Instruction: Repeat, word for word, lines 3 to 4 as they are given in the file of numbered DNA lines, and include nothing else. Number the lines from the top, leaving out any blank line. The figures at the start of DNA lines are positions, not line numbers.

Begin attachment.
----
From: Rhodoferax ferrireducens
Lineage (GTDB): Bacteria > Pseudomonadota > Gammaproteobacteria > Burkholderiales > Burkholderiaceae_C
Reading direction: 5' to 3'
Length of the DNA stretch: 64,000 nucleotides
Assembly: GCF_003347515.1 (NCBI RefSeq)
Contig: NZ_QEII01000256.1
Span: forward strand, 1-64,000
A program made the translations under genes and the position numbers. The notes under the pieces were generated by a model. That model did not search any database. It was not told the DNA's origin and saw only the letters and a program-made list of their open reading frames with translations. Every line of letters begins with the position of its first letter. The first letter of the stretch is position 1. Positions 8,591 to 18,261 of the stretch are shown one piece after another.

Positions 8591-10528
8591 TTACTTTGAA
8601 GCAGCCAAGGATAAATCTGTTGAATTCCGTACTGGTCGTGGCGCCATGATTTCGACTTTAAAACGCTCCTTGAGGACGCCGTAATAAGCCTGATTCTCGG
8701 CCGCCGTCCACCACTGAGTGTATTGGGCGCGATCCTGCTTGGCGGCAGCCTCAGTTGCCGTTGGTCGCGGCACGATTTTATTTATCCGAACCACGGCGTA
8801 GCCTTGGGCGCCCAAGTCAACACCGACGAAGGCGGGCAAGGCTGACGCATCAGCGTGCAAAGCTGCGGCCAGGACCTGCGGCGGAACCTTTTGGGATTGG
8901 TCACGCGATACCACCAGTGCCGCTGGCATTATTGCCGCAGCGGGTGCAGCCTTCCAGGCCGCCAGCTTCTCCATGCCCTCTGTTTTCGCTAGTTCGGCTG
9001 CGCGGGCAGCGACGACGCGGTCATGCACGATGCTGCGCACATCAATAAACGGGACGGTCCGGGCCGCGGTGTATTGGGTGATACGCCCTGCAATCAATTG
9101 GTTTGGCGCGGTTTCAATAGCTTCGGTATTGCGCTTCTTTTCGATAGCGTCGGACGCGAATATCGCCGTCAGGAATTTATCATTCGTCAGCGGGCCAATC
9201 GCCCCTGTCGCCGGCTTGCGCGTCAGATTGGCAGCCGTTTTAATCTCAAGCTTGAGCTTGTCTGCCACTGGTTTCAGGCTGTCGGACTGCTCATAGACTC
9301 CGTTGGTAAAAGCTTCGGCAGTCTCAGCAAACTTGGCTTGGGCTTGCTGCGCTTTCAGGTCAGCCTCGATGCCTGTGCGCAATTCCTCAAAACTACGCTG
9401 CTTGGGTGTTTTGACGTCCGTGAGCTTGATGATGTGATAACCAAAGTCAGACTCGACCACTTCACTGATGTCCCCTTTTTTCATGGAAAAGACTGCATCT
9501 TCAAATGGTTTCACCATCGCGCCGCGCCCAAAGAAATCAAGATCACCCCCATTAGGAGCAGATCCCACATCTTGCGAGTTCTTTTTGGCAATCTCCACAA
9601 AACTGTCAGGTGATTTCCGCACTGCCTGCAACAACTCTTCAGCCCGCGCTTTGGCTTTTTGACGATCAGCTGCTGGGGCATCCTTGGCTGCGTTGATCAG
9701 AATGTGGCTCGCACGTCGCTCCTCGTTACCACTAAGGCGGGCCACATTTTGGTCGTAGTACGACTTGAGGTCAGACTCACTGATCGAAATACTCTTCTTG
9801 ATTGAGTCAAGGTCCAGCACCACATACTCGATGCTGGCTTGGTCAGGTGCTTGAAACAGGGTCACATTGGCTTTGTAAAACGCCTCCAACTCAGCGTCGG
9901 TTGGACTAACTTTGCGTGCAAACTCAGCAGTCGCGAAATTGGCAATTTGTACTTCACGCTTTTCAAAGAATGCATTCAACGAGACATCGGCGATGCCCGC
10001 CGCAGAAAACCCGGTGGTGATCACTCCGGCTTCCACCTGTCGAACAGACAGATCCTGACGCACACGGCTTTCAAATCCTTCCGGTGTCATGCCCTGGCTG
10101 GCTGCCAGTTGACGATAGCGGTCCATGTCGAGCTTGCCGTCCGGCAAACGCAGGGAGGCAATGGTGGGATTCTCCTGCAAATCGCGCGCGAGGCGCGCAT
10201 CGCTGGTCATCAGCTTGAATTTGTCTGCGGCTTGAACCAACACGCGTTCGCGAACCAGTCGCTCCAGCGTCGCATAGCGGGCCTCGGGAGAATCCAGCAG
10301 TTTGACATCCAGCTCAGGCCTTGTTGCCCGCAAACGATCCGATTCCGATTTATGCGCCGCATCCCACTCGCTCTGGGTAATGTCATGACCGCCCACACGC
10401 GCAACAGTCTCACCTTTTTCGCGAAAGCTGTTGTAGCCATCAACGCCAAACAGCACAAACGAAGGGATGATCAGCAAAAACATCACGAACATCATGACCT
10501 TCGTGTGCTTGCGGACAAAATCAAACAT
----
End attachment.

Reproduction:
Reading direction: 5' to 3'
Length of the DNA stretch: 64,000 nucleotides